Axis Mundi Theatre played an active role in the international theatre scene from 2005 – 2010, staging new plays in Polish and English in Krakow, Berlin and London. This website is an archive of the group's activities.
September 28, 8:00 pm at The Studio, English
Theatre Berlin, additional performances Sept. 29, 30.
premiere at London's Southwark
Playhouse October 4, 7:30 pm, additional performances Oct. 5,
6 at 7:30 pm, Oct. 7, 8 at 9:00 pm, Oct. 9 mantinee at 3:00 pm
a few drinks in a downtown bar, he takes her home to his squat -
an abandoned flat in a high-rise overlooking Ground Zero. Is this
a one-night stand, or have they met before? International theatre
Mundi takes a darkly comic look at two victims/perpetrators of the
mass hysteria that swept America and the world in the wake of the September
11th attacks, with asides on the geopolitical ramifications of bad
sex, the art of tactical bed-making and the occult significance of
sharing a hairbrush.
20 at Scena pod Ratuszem, Rynek Glowny 1 (Krakow's main square).
Additional performances Nov. 21 at 7:30 pm
11, 12. at 8:00 pm
performances in Polish.
Set in the California
desert town of Darwin, Godhead follows the birth, youth and institutionalization
of Dion, a self-proclaimed incarnation of Dionysus. The cycle draws
heavily on the mythology of Euripides' Bacchae, and finds its stylistic
precedent in the American Western surrealism of Sam Shepard and John
At the trilogy's
heart lies a radical reinterpretation of the Dionysian myth, and
an implicit challenge to the classical definition of tragedy. By
presenting the divine conception of Dionysus as a story of deception,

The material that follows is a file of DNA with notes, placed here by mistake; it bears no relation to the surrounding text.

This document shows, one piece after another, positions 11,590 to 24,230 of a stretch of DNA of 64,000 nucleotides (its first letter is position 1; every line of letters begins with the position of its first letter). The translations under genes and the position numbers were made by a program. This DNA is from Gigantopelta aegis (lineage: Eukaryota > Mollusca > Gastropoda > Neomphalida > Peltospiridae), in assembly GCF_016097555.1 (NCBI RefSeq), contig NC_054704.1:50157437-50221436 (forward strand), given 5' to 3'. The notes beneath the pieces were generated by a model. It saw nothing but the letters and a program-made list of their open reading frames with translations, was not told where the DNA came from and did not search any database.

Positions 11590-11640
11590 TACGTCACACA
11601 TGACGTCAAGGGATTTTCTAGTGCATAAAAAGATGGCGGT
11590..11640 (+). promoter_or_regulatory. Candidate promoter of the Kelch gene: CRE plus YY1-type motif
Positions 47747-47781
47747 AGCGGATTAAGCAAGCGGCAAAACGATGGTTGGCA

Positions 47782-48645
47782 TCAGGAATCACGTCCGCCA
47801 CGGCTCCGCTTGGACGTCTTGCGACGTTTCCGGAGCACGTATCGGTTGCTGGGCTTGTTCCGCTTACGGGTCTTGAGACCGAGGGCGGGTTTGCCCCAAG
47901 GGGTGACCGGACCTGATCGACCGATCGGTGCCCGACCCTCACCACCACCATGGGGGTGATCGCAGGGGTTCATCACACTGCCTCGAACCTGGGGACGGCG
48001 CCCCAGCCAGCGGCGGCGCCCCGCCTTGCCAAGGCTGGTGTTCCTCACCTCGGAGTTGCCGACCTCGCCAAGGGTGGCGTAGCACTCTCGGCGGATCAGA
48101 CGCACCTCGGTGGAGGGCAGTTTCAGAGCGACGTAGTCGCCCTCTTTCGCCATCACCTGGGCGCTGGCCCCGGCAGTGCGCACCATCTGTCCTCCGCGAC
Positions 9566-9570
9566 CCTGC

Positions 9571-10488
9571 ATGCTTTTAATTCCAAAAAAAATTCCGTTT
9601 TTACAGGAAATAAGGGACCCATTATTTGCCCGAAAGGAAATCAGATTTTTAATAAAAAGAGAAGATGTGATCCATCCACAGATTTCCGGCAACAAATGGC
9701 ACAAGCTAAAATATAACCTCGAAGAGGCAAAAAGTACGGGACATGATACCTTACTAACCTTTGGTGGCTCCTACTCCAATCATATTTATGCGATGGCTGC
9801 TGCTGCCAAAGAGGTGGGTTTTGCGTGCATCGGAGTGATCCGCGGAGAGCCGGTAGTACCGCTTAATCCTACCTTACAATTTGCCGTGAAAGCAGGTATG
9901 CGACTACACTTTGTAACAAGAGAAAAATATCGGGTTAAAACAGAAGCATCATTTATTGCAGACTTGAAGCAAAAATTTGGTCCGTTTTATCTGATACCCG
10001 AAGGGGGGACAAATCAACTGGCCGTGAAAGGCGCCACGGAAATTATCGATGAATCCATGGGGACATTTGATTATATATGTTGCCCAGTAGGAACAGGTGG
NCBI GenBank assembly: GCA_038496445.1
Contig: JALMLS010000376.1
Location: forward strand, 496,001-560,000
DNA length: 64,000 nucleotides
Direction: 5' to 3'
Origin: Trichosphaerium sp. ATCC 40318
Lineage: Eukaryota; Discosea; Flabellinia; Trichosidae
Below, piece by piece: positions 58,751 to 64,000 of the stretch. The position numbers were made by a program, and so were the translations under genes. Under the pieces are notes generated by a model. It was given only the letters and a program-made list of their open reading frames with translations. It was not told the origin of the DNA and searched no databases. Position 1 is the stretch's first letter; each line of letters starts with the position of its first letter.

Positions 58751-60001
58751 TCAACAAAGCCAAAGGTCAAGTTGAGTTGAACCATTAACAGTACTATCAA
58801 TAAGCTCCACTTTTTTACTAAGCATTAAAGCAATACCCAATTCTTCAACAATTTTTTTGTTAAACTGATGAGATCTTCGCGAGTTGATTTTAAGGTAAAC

incest, and vengeance, the traditional deus ex machina is made redundant;
no god is needed to set the infernal machine in motion; the cycle
of madness is driven by what is darkest, least rational in man. And
so tragedy, no longer the province of gods reaching into the works
and tinkering with men's fates, nor of playwrights stage-managing
the audience's hearts, becomes again a hymn to man's blind urge to
destruction. The dithyramb reconnects with the oldest, most universal
ritual, in which men carved masks after their own worst faces, and
joined in a frenzied dance meant to frighten away the beast within.
And in their midst,
Dionysus, conceived of lust and born of fear, stands as a scapegoat
that attracts as violently as he repels, that bruises his fists on
the glass ceiling of the Human Divine, that offers himself as a sacrifice,
by whose blood our bestial nature is, for a while, appeased.
FOUR VIEWS OF
Holy Week serves
as a pretext for playwrights from L.A., Vancouver, New York, and
Krzeszowice to present radically diverse views on contemporary spirituality
and human nature....[more]